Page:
Unlike observation-based relative dating, most absolute methods require some of the find to be destroyed by heat or other means.
This family of dating methods, some more than a century old, takes advantage of the environment’s natural radioactivity.
Egyptologists, for example, created a relative chronology of pre-pharaonic Egypt based on increasing complexity in ceramics found at burial sites.
Whenever possible, researchers use one or more absolute dating methods, which provide an age for the actual fossil or artifact.
It would be like having a watch that told you day and night.” Single crystal fusion: Also called single crystal argon or argon-argon (Ar-Ar) dating, this method is a refinement of an older approach known as potassium-argon (K-Ar) dating, which is still sometimes used.
Both methods date rock instead of organic material. But unlike radiocarbon dating, the older the sample, the more accurate the dating — researchers typically use these methods on finds at least 500,000 years old.
Certain unstable isotopes of trace radioactive elements in both organic and inorganic materials decay into stable isotopes. By measuring the proportion of different isotopes present, researchers can figure out how old the material is.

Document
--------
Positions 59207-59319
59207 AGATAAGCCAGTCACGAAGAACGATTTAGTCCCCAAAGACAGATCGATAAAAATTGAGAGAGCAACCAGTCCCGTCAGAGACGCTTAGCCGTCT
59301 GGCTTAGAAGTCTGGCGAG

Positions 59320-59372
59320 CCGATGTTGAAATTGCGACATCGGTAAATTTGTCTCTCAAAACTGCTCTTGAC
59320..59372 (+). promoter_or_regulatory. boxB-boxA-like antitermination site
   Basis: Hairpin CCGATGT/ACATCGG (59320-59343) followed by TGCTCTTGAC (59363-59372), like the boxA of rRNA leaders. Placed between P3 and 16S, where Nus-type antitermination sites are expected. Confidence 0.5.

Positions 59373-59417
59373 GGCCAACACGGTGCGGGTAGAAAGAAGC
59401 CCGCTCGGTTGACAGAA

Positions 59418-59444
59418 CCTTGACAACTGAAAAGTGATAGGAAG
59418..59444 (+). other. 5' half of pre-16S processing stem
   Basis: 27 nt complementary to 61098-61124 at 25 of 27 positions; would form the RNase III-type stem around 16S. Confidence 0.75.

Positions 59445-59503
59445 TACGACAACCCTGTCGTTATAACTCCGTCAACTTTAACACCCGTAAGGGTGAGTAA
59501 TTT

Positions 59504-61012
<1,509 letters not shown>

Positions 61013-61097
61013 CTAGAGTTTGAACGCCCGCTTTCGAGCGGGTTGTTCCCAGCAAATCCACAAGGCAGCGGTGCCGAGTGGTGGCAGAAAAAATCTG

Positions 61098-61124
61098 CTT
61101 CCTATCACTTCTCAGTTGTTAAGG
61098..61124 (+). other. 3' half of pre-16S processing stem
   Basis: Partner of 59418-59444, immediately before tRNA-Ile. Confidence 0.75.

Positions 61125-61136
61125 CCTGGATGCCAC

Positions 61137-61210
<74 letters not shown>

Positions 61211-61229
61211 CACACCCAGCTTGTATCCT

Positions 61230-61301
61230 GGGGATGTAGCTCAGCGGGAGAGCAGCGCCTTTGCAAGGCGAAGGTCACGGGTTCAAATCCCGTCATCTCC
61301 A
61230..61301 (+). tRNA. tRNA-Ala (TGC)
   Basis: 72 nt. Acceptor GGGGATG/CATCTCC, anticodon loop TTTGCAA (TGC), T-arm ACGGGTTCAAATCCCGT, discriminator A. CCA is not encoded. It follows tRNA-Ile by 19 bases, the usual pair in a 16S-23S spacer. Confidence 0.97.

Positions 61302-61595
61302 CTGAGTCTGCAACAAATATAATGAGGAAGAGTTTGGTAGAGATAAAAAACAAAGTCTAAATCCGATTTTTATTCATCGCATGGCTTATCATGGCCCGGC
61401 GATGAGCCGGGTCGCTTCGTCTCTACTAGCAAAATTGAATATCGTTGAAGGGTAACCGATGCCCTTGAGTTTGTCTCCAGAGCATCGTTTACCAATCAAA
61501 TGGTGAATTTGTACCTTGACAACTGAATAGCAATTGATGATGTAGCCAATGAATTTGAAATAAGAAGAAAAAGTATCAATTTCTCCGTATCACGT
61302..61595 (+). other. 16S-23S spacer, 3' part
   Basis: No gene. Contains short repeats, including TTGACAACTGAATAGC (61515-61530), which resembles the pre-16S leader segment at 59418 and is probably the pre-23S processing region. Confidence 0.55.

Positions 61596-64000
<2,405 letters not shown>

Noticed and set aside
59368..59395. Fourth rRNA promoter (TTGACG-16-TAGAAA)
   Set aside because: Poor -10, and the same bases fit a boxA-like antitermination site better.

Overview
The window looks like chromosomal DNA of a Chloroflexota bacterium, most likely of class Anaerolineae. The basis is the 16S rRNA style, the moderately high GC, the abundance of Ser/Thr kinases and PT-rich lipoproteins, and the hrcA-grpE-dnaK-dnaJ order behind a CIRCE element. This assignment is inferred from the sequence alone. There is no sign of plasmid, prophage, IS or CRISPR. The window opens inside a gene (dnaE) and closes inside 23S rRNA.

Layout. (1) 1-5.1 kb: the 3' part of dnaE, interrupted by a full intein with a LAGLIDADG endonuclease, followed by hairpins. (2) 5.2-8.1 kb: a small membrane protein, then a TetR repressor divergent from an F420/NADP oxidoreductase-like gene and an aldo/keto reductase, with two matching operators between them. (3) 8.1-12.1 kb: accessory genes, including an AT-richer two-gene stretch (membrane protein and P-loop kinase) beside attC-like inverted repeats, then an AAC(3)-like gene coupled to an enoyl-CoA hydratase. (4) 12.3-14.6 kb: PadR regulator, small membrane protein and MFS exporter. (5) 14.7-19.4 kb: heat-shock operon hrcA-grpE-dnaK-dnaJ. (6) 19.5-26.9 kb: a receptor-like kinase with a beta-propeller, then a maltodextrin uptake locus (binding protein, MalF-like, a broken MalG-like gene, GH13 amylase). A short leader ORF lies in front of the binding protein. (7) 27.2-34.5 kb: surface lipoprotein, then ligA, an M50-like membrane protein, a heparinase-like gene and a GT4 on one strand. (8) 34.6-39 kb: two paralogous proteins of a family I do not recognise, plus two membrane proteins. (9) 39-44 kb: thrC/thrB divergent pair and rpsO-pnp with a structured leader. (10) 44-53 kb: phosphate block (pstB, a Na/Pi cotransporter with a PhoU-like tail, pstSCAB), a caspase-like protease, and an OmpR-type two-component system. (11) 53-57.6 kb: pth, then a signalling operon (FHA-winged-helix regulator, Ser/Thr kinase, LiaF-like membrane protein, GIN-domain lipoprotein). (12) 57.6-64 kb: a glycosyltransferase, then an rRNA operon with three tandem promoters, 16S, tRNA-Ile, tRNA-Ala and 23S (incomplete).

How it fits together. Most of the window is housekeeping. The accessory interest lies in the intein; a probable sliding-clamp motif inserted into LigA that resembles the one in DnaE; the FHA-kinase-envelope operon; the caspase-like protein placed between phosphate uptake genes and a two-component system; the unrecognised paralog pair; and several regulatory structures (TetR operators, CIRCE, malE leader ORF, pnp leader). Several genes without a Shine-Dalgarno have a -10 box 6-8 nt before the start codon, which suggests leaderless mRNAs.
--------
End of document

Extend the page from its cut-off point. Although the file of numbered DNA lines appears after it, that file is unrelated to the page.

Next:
Here are some of the most common radiometric methods: Radiocarbon dating: Sometimes called carbon-14 dating, this method works on organic material.Measuring carbon-14 in bones or a piece of wood provides an accurate date, but only within a limited range.Says Shea: “Beyond 40,000 years old, the sample is so small, and the contamination risk so great, that the margin of error is thousands of years.Thermoluminescence: Silicate rocks, like quartz, are particularly good at trapping electrons.Researchers who work with prehistoric tools made from flint — a hardened form of quartz — often use thermoluminescence (TL) to tell them not the age of the rock, but of the tool.When it comes to determining the age of stuff scientists dig out of the ground, whether fossil or artifact, “there are good dates and bad dates and ugly dates,” says paleoanthropologist John Shea of Stony Brook University.